Rain had been falling for hours and a curfew was in effect, but a pair of Florida Keys evacuees managed to find a hot meal Sunday afternoon, just before Irma officially arrived in Manatee County.
Ana Schibeci and her daughter, Alessandra, 18, arrived in Bradenton on Thursday morning after fleeing the Keys the night before. It was the first time in about 20 years of living there that Ana left the island because of a storm.
After seeing a woman enter their hotel on U.S. 41 in Bayshore Gardens with food, they asked where she got it. Considering a curfew had already taken effect and winds and rain were picking up, the answer was almost too good to be true: right next door.
From the road, the neon lights in the window of Bella Cafe Amalfi were a beacon of hope, promising one last warm meal before the storm hit.
Owner John D’Atria said he opened his restaurant because he knew it would be safer to ride out the storm there than at his house.
“Somebody’s hungry, and I got all this food,” D’Atria said. “I’m not doing it for the money, I’m doing it to help the people.”
Though Ana and Alessandra made up about half of his customers by 4 p.m. Sunday, he said he did three to four times his normal business Saturday. By Saturday night, most of the businesses in the county were shuttered.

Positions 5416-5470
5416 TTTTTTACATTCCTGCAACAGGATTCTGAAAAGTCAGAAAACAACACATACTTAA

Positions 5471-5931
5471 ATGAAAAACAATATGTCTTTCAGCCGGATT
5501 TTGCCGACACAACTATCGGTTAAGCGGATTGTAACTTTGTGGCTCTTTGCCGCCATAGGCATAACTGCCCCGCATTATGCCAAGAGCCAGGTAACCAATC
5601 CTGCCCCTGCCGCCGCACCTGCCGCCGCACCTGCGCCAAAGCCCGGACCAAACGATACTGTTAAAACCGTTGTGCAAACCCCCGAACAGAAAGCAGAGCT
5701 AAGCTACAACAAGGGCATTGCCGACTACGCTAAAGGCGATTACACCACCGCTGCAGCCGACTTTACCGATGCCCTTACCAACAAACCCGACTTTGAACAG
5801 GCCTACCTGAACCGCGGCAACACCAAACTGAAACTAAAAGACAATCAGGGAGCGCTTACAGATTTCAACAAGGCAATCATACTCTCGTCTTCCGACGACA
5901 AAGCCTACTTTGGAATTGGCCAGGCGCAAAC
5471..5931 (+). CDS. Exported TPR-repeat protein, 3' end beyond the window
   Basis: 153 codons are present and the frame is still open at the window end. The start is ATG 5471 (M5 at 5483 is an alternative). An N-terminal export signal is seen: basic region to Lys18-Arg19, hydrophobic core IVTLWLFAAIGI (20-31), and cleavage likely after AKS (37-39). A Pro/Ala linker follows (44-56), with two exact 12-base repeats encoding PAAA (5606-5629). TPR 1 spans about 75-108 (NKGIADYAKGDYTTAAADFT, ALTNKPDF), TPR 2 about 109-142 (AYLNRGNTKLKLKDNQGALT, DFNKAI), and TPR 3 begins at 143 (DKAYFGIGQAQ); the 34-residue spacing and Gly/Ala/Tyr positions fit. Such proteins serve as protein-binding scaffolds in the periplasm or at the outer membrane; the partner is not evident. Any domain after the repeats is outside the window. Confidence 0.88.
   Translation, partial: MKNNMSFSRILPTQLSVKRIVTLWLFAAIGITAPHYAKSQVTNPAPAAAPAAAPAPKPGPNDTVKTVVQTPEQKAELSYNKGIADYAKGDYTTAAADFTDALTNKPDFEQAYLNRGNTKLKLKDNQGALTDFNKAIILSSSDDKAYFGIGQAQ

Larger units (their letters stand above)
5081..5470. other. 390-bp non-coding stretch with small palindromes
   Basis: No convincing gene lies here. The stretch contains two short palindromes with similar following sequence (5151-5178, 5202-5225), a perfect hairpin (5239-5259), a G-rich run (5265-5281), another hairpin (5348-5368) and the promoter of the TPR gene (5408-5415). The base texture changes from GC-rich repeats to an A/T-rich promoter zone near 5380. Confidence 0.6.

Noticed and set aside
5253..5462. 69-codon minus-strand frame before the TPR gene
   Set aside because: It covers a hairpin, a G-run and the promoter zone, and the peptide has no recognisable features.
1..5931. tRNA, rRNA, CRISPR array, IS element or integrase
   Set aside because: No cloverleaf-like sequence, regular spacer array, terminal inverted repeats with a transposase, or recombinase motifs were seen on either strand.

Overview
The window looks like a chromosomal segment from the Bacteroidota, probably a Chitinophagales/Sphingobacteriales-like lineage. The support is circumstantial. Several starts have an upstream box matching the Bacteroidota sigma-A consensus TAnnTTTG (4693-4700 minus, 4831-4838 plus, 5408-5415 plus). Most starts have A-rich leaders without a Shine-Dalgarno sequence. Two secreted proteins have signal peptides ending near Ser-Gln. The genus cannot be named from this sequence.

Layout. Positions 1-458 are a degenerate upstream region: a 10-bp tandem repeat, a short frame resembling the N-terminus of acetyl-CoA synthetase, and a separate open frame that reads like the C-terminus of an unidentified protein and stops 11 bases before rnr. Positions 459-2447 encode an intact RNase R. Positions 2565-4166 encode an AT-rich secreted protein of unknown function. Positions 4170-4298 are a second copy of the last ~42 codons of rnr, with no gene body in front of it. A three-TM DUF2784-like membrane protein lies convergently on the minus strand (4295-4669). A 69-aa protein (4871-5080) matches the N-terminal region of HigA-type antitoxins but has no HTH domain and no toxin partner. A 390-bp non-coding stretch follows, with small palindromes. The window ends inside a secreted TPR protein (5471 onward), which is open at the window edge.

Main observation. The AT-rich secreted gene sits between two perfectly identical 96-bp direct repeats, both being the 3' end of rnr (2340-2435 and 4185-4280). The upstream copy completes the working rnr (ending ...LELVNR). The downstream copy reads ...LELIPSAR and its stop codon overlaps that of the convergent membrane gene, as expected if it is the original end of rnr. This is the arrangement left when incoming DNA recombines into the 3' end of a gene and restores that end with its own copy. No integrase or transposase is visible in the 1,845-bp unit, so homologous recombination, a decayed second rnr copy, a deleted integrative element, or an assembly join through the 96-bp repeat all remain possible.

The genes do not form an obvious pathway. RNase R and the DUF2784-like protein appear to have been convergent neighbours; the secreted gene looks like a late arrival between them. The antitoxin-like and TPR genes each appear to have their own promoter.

Ana and Alessandra ordered their food and dashed back to their hotel through the wind and a steady rain.
At least they got a meal in Manatee County. They thought they had left Irma’s fury behind when they evacuated their home in the Keys in bumper-to-bumper traffic.
Then, Irma changed tracks after pummeling the Keys and headed west, following them to the Gulf Coast. They are awaiting word on the fate of their home in the Keys.
“I had friends send me, like, Snapchats of her house like underwater. And this city above us, Marathon, is all underwater and their house is just right there. Lord knows if we’ll have a house,” said Alessandra, who said three of her friends stayed behind.
“I haven’t had contact with them. It’s a little freaky,” she said.